…Your height I conceive to be about 5 feet 5 inches, which though it would make a short man is yet height enough for a woman. If you insist on an inch or two more, I have no objection. You are not very fat, but somewhat inclined to be fat, and unless you allow yourself a little more air and exercise will incur some danger of exceeding in your dimensions before you die. Let me, therefore, once more recommend to you to walk a little more, at least in your garden, and to amuse yourself occasionally with pulling up here and there a weed; for it will be an inconvenience to you to be much fatter than you are at a time of life when your strength will be naturally on the decline. I have given you a fair complexion, a slight tinge of rose in your cheeks, dark brown hair, and if the fashion would have you leave to show it, an open and well-formed forehead. To all this I add a pair of eyes not quite black but nearly approaching to that hue, and very animated. I have not absolutely determined on the shape of your nose or the form of your mouth, but should you tell me that I have in other respects drawn a tolerable likeness, have no doubt but that I can describe them too.
Mrs King was evidently not at all put out by being thus imagined; indeed she seemed to redouble her attentions to Cowper. For in September he thanks her for the many presents she has just sent to Mrs Unwin and himself. These include a pocket case for needles, scissors and thread (‘a hussif’ as Cowper calls it), a fire-screen, and a toothpick case, as well as apples and cake. Quite a list!
It appears that Cowper was uncannily accurate in the mental picture he had formed of her. The following letter, from one who knew her at this time, bears out his intuition to a remarkable degree. How he would have loved, when a Westminster schoolboy himself, to receive ‘ghostly counsel’ from this attractive motherly figure!
Mrs King in her reply would not allow that the poet was correct in this conjectural portrait. It appears however that his sketch was not far from the truth…There is a portrait of her in oil at Pertenhall parsonage, which represents her as a pretty rosy-faced girl. When I knew her about the year 1788, she was certainly very much en bon point, – a comely dame to look at; with a full open countenance, of a benevolent cheerful expression, very fair, and retaining the traces of youthful beauty; nor had the rose entirely forsaken her face. Being then a Westminster schoolboy, I used to spend the summer holidays with Mr and Mrs King at Pertenhall parsonage. As she was my godmother, she was accustomed to hear me repeat the catechism, and give me ghostly counsel, which was sweetened and impressed by a liberal store of plum cake, and other good things with which her closet abounded.
Rev. John King Martyn to the Rev. G.C.Gorham, 13 November 1835,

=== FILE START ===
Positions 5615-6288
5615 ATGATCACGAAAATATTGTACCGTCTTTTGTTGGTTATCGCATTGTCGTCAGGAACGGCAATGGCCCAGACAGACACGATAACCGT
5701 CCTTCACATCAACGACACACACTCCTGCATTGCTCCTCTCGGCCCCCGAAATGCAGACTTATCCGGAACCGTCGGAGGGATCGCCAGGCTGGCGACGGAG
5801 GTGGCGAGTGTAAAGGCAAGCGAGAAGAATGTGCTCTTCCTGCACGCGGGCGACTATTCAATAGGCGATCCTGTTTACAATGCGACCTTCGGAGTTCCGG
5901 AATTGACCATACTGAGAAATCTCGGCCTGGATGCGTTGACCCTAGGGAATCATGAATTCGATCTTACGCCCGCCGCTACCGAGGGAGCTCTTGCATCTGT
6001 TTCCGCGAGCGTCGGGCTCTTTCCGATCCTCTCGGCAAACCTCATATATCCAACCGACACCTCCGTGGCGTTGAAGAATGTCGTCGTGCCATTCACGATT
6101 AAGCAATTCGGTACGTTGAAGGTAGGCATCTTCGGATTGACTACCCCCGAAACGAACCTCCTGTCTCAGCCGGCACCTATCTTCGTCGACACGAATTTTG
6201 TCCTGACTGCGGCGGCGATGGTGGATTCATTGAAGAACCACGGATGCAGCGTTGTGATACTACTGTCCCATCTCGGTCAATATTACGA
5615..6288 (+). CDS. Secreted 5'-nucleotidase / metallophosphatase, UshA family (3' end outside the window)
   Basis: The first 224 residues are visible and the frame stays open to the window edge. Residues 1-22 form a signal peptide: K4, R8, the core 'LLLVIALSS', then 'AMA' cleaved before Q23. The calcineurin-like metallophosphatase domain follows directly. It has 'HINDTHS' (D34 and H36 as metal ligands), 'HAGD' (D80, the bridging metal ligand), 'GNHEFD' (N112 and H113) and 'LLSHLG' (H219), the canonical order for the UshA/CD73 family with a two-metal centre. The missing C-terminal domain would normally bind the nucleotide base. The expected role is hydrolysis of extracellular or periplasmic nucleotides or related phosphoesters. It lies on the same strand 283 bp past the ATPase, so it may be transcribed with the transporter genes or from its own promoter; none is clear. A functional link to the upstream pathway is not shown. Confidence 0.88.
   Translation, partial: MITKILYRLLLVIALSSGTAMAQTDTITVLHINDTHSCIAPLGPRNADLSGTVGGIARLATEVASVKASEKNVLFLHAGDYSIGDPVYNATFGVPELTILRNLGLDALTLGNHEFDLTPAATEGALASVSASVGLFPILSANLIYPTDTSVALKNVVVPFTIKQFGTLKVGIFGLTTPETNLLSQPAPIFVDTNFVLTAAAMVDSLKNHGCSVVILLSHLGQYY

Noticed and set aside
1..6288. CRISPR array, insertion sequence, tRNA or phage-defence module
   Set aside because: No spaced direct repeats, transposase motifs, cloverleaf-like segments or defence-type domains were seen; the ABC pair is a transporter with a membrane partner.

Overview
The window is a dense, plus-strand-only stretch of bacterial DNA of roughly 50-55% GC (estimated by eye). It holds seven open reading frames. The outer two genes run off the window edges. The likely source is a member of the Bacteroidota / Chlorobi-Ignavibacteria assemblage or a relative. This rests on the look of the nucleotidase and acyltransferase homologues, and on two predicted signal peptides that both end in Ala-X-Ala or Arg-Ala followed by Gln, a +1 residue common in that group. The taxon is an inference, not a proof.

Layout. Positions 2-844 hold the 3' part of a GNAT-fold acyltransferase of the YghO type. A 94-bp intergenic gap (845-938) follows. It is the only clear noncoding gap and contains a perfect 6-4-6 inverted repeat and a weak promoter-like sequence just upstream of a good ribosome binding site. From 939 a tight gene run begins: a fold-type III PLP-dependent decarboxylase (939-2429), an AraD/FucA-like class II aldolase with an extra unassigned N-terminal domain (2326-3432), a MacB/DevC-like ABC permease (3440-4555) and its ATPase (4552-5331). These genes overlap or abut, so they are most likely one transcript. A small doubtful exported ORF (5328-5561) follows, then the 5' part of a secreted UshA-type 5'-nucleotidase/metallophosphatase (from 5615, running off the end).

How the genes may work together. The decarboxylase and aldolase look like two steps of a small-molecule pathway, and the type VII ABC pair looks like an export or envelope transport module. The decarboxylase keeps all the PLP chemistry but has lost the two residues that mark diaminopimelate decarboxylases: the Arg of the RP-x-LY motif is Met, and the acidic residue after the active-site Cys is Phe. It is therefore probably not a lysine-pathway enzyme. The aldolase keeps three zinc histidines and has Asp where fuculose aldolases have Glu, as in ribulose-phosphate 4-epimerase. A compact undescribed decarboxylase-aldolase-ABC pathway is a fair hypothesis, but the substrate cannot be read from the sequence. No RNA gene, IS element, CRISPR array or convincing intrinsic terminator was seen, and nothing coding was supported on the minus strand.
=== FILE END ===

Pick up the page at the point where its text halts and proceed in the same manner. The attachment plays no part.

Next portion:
included in Robert Southey’s 1836 edition of Cowper’s Life and Works.
I think we glimpse in Cowper’s pen portrait something of the charming way he had with ladies – and, through her gifts in response to it, how successful he was. Mrs King must have felt flattered to have this teasingly personal attention from The Great Cowper. And she was just one of many ladies who were devoted to him and sought his company.
Throughout 1789, we learn of more presents (including plum cake!) flowing to Cowper from his generous and hard-working admirer. For example, he received:
a basket addressed to me from my yet unseen friend Mrs. King; it contained two pairs of bottle stands, her own manufacture, a knitting-bag and a piece of plum cake. The time seems approaching when that good lady and we are to be better acquainted, and all these douceurs announce it.
Typically, she liked to send him home-made things:
a basket containing…good things…chiefly preserves and pastry.
The gift of the counterpane
This was sent to Cowper in 1790. It prompted the following poem by way of a ‘Thank You’.
TO MRS KING
ON HER KIND PRESENT TO THE AUTHOR:
A PATCH-WORK COUNTERPANE OF HER OWN MAKING
The bard if e’er he feel at all,
Must sure be quicken’d by a call
Both on his heart and head,
To pay with tuneful thanks the care,
And kindness of a Lady fair,
Who deigns to deck his bed.
A bed like this, in ancient time,
On Ida’s barren top sublime,
(As Homer’s Epic shows)
Composed of the sweetest vernal flow’rs,
Without the aid of sun or show’rs,
For Jove and Juno rose.
Less beautiful, however gay,
Is that, which in the scorching day,
Receives the weary swain:
Who, laying his long scythe aside,
Sleeps on some bank with daisies pied,
‘Till roused to toil again.
What labours of the loom I see!
Looms numberless have groaned for me!
Should ev’ry maiden come
To scramble for the patch, that bears
The impress of the robe she wears,
The bell would toll for some.
And O! what havoc would ensue!
This bright display of evr’y hue
All in a moment fled!
As if a storm should strip the bow’rs
Of all their tendrils, leaves and flow’rs,
Each pocketing a shred.
Thanks then to ev’ry gentle Fair
Who will not come to pick me bare
As bird of borrow’d feather,
And thanks to one, above them all
The gentle Fair of Pertenhall,
Who put THE WHOLE TOGETHER!.
At this time they had met but once and Mrs King died in 1793, perhaps without their meeting again.
Conclusions – what have we learned?
We learn a little of Cowper’s way with women. We also see, through Mrs King’s eyes, a man she knew to love nature – birds, plants, a dog (perhaps his own spaniel Beau) – as represented in the patched work. And, through her choice of a hand-crafted gift, a man she also knew to be at ease in a domesticated setting and to value what might be called ‘women’s work’. In The Task Cowper gives us a taste of an evening in Olney:
But here the needle plies its busy task,
The pattern grows, the well-depicted flow’r
Wrought patiently into the snowy lawn
Unfolds its bosom: buds, and leaves and sprigs,
And curling tendrils, gracefully disposed,
Follow the nimble finger of the fair;
A wreath that cannot fade, of flow’rs that blow
With most success when all besides decay.
The Task, IV:The Winter Evening,150-7
It is perhaps not too fanciful to think that Mrs King, in designing and working her counterpane, took this description from Cowper’s poem and set about realising it with her own needle and thread.
Update: conservation work on the counterpane
The bedspread has become damaged over time. There are some bad stains as well as fading. The museum began by ‘making good’ the loose appliqué and controlling the amount of light that falls on the fabric. Further conservation work is planned by an expert textile conservator but the museum has no dates for this work as yet.
Take a Peek Inside Cowper’s Bedroom